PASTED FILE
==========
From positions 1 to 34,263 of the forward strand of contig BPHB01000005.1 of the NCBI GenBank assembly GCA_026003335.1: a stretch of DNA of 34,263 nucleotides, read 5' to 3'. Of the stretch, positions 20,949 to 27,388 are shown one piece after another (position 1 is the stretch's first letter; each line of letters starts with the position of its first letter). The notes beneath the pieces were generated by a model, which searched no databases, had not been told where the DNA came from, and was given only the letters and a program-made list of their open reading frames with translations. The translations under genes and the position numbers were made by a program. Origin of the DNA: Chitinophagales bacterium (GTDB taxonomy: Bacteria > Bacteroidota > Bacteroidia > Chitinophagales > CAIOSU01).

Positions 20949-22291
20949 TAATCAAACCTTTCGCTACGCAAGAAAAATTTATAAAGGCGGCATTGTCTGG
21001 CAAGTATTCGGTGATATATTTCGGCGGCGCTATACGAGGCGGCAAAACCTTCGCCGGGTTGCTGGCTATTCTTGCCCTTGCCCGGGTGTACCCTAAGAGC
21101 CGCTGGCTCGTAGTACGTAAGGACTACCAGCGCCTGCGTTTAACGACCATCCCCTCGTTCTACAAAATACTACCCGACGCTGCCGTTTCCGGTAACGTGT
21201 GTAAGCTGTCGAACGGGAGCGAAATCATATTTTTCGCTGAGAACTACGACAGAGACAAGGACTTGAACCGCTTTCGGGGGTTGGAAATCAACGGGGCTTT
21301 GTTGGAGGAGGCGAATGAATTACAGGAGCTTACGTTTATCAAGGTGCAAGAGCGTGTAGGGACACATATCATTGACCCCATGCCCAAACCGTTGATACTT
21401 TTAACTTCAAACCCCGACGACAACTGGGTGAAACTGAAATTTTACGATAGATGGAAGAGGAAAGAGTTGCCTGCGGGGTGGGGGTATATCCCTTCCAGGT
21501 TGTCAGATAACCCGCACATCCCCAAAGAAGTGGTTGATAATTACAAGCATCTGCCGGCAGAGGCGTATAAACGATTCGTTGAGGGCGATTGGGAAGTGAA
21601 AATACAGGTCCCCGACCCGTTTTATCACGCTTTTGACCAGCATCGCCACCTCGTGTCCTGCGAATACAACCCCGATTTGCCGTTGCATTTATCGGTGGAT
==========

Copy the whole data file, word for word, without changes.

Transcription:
From positions 1 to 34,263 of the forward strand of contig BPHB01000005.1 of the NCBI GenBank assembly GCA_026003335.1: a stretch of DNA of 34,263 nucleotides, read 5' to 3'. Of the stretch, positions 20,949 to 27,388 are shown one piece after another (position 1 is the stretch's first letter; each line of letters starts with the position of its first letter). The notes beneath the pieces were generated by a model, which searched no databases, had not been told where the DNA came from, and was given only the letters and a program-made list of their open reading frames with translations. The translations under genes and the position numbers were made by a program. Origin of the DNA: Chitinophagales bacterium (GTDB taxonomy: Bacteria > Bacteroidota > Bacteroidia > Chitinophagales > CAIOSU01).

Positions 20949-22291
20949 TAATCAAACCTTTCGCTACGCAAGAAAAATTTATAAAGGCGGCATTGTCTGG
21001 CAAGTATTCGGTGATATATTTCGGCGGCGCTATACGAGGCGGCAAAACCTTCGCCGGGTTGCTGGCTATTCTTGCCCTTGCCCGGGTGTACCCTAAGAGC
21101 CGCTGGCTCGTAGTACGTAAGGACTACCAGCGCCTGCGTTTAACGACCATCCCCTCGTTCTACAAAATACTACCCGACGCTGCCGTTTCCGGTAACGTGT
21201 GTAAGCTGTCGAACGGGAGCGAAATCATATTTTTCGCTGAGAACTACGACAGAGACAAGGACTTGAACCGCTTTCGGGGGTTGGAAATCAACGGGGCTTT
21301 GTTGGAGGAGGCGAATGAATTACAGGAGCTTACGTTTATCAAGGTGCAAGAGCGTGTAGGGACACATATCATTGACCCCATGCCCAAACCGTTGATACTT
21401 TTAACTTCAAACCCCGACGACAACTGGGTGAAACTGAAATTTTACGATAGATGGAAGAGGAAAGAGTTGCCTGCGGGGTGGGGGTATATCCCTTCCAGGT
21501 TGTCAGATAACCCGCACATCCCCAAAGAAGTGGTTGATAATTACAAGCATCTGCCGGCAGAGGCGTATAAACGATTCGTTGAGGGCGATTGGGAAGTGAA
21601 AATACAGGTCCCCGACCCGTTTTATCACGCTTTTGACCAGCATCGCCACCTCGTGTCCTGCGAATACAACCCCGATTTGCCGTTGCATTTATCGGTGGAT